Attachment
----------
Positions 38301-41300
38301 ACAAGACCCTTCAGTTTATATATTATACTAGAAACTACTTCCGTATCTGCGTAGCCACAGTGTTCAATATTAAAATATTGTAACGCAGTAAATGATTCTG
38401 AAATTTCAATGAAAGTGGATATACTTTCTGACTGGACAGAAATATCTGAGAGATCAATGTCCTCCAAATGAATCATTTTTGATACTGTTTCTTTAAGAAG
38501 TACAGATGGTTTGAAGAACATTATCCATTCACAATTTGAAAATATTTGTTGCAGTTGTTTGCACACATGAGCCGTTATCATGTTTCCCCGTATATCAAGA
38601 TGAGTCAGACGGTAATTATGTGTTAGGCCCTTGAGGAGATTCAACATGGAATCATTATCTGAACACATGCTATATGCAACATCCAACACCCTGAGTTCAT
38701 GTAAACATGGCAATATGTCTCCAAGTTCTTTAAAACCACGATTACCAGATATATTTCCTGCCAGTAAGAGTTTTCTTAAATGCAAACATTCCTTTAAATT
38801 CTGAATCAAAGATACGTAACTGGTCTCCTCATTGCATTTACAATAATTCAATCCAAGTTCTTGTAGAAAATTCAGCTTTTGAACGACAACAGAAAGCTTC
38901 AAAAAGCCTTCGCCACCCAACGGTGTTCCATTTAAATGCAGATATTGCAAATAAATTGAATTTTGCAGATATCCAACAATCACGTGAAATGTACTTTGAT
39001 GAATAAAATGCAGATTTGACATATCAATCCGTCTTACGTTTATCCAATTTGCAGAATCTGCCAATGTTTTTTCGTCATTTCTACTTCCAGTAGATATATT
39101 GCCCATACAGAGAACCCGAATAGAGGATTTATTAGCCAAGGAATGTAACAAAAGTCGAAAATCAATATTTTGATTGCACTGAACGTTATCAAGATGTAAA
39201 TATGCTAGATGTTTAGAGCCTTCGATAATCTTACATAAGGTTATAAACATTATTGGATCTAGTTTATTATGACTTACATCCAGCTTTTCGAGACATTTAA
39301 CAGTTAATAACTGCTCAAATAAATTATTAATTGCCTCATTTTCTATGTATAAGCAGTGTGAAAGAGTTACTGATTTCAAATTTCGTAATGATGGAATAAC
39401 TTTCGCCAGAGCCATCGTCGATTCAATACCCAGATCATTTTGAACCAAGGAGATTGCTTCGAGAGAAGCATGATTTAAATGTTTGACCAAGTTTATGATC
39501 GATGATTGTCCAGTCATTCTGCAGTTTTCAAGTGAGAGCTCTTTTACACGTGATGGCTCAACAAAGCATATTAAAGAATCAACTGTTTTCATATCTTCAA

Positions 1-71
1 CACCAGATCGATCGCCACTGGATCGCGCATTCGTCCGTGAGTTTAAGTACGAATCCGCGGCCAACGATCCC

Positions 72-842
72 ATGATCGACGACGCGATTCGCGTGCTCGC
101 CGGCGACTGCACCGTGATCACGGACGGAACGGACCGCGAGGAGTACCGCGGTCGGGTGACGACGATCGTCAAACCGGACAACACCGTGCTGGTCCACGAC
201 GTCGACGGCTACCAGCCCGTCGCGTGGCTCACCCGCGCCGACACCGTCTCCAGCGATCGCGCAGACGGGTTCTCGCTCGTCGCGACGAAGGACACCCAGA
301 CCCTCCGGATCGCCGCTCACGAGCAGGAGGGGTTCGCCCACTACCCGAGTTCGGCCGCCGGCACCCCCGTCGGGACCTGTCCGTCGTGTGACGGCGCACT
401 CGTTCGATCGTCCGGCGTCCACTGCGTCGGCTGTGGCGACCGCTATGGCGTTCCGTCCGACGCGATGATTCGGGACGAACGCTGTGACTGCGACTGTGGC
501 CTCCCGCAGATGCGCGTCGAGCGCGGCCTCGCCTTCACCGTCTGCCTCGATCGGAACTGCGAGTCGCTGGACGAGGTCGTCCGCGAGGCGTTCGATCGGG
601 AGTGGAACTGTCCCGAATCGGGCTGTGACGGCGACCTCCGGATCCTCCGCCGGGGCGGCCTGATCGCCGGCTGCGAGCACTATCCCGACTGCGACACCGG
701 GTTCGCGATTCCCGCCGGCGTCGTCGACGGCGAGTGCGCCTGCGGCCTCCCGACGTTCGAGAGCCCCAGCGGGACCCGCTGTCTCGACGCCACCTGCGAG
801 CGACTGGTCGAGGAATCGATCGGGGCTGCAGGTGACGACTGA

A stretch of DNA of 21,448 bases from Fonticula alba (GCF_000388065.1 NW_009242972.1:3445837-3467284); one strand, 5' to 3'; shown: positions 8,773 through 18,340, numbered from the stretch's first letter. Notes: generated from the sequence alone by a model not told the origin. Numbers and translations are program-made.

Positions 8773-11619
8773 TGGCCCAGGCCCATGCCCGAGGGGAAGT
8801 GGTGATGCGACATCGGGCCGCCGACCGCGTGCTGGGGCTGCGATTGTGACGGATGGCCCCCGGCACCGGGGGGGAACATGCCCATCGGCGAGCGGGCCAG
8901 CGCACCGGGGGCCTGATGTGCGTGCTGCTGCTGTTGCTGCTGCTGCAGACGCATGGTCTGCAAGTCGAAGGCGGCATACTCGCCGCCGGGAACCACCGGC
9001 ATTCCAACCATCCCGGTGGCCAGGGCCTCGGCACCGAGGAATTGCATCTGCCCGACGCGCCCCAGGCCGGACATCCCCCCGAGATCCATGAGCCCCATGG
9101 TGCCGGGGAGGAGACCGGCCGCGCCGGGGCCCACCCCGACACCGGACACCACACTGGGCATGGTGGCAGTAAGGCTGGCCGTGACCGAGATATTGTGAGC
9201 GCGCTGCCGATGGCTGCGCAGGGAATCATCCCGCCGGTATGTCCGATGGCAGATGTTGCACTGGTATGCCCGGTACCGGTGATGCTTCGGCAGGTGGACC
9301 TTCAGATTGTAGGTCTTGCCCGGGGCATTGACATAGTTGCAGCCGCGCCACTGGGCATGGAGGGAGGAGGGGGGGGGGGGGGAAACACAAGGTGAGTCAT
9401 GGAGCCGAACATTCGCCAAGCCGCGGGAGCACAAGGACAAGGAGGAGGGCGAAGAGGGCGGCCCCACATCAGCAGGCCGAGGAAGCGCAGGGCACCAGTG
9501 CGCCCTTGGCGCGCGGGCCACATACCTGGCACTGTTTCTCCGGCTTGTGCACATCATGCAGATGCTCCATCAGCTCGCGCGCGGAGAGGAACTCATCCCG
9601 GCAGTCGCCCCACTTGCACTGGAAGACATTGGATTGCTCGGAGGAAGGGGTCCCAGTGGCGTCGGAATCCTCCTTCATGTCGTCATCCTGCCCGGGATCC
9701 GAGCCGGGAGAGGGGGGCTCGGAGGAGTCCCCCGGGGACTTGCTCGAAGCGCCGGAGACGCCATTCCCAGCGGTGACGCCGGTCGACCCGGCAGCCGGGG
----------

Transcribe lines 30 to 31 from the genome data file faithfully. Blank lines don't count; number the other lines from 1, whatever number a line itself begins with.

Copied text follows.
8801 GGTGATGCGACATCGGGCCGCCGACCGCGTGCTGGGGCTGCGATTGTGACGGATGGCCCCCGGCACCGGGGGGGAACATGCCCATCGGCGAGCGGGCCAG
8901 CGCACCGGGGGCCTGATGTGCGTGCTGCTGCTGTTGCTGCTGCTGCAGACGCATGGTCTGCAAGTCGAAGGCGGCATACTCGCCGCCGGGAACCACCGGC